Gwadar project: NEPRA sets tariff for 300MW coal-power plant

Published: December 21, 2018
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Representational image of a coal plant. PHOTO: REUTERS

Representational image of a coal plant. PHOTO: REUTERS

ISLAMABAD: The National Electric Power Regulatory Authority (Nepra) has allowed a Chinese company to collect a tariff of Rs6.96 per unit for its 300-megawatt coal-fired power plant in Gwadar, setting aside concerns of Balochistan’s energy department.

CIHC Pak Power Company Limited (CPPCL) is setting up the coal-fired power plant.

According to the petitioner, keeping in view the strategic importance of Gwadar to the China-Pakistan Economic Corridor (CPEC) and the anticipated rapid growth, the CPEC Joint Cooperation Committee (JCC) had decided in its sixth meeting, held in Beijing in December 2016, that a 300MW imported coal-fired power project must be developed on a fast track in Gwadar.

The JCC nominated China Communications Construction Company (CCCC), a subsidiary of China Communications Construction Group (CCCG), for undertaking the project.

According to the petitioner, in the seventh JCC meeting held on November 21, 2017, it was decided that the project would be undertaken by CCCC Industrial Investment Holding Company Limited (CIHC). The sponsors incorporated CIHC Pak Power Company Limited (CPPCL) as the special purpose company to develop the project.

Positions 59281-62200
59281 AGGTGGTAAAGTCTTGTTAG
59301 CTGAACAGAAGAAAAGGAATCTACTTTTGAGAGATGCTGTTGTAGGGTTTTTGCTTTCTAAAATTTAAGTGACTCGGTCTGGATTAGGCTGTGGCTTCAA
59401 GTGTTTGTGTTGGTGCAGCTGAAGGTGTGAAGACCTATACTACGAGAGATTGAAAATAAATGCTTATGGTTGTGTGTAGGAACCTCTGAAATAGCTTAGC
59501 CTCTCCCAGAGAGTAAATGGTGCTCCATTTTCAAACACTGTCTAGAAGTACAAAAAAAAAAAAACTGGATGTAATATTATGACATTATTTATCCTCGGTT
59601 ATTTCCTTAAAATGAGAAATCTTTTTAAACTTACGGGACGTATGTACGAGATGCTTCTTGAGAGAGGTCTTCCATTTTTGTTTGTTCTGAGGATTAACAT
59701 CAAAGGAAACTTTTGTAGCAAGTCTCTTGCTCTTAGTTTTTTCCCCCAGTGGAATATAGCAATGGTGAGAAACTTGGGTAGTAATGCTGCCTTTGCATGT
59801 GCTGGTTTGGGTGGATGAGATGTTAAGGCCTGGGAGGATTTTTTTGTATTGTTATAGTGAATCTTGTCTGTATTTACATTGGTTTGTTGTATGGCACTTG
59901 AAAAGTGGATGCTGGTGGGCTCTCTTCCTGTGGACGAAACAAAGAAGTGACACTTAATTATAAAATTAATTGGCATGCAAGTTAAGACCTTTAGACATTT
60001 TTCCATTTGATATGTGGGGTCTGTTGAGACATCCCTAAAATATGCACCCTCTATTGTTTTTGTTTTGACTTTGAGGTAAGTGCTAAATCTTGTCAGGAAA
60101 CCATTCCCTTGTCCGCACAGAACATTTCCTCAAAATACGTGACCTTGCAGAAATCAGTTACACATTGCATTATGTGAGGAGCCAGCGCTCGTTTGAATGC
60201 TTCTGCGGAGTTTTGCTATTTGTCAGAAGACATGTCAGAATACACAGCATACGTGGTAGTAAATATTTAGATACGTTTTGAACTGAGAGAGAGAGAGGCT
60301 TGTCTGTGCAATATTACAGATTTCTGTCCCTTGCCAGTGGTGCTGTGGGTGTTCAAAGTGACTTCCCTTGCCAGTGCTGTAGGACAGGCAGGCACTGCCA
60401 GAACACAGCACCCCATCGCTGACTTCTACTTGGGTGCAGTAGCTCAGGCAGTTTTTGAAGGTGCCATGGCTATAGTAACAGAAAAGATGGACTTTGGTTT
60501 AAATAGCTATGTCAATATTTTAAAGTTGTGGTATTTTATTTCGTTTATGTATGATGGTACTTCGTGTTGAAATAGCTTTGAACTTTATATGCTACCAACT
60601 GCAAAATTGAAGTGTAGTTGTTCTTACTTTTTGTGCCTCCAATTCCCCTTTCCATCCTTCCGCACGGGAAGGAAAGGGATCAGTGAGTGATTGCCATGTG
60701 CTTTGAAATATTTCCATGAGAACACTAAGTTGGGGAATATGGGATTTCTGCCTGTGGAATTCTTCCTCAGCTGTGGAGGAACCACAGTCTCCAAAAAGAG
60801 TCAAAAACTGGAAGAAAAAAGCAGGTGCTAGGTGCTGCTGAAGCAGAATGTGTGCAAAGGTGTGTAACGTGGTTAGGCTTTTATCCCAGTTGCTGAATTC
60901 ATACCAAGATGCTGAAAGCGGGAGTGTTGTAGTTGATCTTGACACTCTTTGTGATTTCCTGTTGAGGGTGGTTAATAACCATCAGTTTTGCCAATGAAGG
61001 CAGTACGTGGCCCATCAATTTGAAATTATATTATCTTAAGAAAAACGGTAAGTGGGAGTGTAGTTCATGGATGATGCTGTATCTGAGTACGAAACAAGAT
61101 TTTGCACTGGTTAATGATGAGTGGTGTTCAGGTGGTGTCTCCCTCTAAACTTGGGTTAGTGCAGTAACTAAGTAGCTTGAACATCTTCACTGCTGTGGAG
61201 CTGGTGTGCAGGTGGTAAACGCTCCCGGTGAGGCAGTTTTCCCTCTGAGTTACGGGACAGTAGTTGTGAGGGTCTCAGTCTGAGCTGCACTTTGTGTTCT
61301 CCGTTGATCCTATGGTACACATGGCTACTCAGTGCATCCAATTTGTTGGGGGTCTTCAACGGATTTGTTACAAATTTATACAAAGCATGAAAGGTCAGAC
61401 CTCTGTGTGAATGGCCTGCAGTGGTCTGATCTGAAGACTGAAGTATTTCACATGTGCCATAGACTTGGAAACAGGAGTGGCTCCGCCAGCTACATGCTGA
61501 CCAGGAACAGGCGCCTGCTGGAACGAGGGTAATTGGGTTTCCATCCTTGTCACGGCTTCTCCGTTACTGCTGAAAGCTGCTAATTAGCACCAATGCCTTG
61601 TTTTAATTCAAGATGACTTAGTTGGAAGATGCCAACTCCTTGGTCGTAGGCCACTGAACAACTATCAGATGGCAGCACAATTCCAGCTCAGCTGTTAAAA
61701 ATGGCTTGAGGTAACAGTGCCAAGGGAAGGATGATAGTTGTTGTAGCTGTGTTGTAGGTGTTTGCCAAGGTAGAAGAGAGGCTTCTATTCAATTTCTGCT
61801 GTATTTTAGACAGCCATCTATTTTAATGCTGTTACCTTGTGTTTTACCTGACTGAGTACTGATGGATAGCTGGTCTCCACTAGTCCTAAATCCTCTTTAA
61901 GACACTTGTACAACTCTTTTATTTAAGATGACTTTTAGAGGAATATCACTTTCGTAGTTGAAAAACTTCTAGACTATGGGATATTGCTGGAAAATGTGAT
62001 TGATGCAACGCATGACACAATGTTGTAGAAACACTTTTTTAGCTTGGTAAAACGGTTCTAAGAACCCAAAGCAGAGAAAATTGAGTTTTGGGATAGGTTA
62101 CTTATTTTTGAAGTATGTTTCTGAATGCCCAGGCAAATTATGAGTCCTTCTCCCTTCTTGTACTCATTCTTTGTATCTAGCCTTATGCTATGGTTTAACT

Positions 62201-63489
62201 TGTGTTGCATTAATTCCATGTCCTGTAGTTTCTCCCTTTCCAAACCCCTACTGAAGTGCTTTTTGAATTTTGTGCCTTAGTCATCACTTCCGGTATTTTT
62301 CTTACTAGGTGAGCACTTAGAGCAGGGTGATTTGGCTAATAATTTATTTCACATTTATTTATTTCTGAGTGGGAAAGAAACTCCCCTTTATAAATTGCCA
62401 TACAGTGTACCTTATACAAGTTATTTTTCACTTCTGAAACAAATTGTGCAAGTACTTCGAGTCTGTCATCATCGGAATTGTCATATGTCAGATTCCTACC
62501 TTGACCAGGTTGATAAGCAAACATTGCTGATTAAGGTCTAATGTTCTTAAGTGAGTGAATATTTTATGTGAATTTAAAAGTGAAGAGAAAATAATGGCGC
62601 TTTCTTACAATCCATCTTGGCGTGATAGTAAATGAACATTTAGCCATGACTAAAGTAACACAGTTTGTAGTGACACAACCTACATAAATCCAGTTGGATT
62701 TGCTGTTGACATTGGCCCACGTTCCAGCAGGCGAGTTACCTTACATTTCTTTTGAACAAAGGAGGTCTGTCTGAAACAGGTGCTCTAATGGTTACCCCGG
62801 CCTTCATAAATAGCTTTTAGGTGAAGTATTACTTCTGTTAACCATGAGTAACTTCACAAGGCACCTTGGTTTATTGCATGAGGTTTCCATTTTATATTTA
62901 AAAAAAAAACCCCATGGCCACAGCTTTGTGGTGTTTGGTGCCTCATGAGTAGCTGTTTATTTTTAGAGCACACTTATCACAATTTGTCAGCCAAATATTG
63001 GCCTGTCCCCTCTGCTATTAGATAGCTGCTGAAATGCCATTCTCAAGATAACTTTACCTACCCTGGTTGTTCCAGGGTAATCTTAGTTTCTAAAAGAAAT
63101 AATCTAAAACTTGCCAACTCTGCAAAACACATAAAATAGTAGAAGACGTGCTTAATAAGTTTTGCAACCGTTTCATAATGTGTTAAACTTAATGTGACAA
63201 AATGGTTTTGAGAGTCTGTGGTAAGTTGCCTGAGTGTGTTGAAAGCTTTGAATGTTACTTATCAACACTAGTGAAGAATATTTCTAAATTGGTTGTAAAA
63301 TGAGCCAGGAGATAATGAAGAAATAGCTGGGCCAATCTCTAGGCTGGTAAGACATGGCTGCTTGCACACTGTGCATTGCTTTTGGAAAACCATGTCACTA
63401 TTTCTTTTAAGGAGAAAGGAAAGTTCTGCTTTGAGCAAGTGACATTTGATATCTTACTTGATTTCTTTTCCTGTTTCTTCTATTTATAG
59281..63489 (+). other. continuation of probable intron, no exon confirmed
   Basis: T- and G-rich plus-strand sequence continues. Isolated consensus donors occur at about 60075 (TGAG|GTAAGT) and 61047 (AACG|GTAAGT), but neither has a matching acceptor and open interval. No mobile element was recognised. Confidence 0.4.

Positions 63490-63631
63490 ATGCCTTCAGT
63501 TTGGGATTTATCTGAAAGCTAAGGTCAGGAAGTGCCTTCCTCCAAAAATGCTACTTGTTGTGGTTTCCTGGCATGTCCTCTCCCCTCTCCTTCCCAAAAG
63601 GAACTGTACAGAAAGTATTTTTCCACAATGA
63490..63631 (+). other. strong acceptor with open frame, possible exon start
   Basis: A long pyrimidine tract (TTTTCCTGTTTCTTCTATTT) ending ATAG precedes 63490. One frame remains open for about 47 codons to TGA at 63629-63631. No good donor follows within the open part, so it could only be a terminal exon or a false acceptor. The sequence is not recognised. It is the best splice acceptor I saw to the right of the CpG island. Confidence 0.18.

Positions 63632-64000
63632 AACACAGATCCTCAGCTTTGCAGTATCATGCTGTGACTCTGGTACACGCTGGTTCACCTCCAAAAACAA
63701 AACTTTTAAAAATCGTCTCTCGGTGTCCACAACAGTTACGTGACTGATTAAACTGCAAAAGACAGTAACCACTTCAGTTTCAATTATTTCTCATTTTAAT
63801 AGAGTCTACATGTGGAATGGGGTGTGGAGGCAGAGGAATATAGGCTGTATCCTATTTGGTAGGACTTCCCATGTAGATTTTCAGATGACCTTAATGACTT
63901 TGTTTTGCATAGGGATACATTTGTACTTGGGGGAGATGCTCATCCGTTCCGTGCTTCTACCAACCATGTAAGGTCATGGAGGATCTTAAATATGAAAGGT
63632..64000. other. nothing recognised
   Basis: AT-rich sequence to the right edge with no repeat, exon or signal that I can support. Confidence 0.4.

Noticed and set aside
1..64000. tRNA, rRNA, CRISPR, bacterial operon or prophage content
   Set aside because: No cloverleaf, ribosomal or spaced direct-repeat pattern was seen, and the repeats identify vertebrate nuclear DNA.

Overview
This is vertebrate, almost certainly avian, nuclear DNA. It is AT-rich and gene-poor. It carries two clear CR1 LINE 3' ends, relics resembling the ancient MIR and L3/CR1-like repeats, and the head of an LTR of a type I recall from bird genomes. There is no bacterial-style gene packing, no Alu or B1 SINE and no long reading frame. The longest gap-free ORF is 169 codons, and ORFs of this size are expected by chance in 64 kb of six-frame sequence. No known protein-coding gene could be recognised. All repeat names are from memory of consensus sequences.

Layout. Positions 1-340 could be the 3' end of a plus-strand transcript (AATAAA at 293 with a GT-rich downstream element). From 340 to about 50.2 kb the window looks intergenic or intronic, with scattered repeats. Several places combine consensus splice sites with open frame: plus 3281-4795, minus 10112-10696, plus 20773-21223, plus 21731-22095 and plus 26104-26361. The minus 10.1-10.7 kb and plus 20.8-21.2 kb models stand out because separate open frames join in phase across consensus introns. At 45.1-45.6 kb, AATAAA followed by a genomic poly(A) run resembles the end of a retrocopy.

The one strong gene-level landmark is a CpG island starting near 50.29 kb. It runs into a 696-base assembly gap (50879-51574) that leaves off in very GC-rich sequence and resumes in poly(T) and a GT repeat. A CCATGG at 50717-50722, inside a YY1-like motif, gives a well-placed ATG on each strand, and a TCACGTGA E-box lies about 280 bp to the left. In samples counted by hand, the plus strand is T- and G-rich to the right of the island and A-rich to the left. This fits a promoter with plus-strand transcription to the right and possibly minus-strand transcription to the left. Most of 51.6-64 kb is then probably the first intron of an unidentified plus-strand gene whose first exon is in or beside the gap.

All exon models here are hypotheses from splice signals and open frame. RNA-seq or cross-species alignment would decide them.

The project is proposed to have two units of 150MW consisting of two super high-pressure boilers, two steam turbines and two generators. The boilers will be sub-critical and will be ignited with the help of pulverised coal imported from South Africa or other sources through Gwadar Port. From the port, the coal will be sent via trucks to coal yards inside the complex. The project will draw water from the Arabian Sea for cooling and other industrial and domestic uses as the site has no other water resources.

The project sponsors had estimated the project cost at $542.36 million and levelised tariff at 8.91 cents per unit.

The Energy Department, Government of Balochistan expressed reservations about the project, saying Pakistan was a signatory of the Paris Agreement on Climate Change, which called for reducing carbon emissions in its member states. The establishment of the 300MW coal-fired power plant, it said, seemed to be deviation from that commitment.

The Balochistan Energy Department pointed out that Gwadar was a new port city, which required sustainable modern clean energy resources to meet its energy needs. Some national/international companies had offered a better option as compared to coal-fired power plants like hybrid solutions of liquefied natural gas (LNG), solar and wind technologies, it said.

Unfortunately, it regretted, the proposed LNG terminal in Gwadar was scrapped by the federal government despite spending a heavy amount on its feasibility study.

It further said project sponsors had not considered the super-critical technology, instead they had planned to deploy sub-critical technology whose adoption in new projects across the country had been suspended considering the associated environmental hazards. Unlike other independent power producers (IPPs) including CPEC projects such as Hubco which had agreed to allocate 3% shareholding to the government of Balochistan, “CIHC has not offered any such provision,” it said.

The Balochistan Environment Protection Agency (BEPA) has also communicated various types of concerns to the project company and due to no response from the sponsors, no-objection certificate has still not been granted by the authority concerned.

Published in The Express Tribune, December 21st, 2018.

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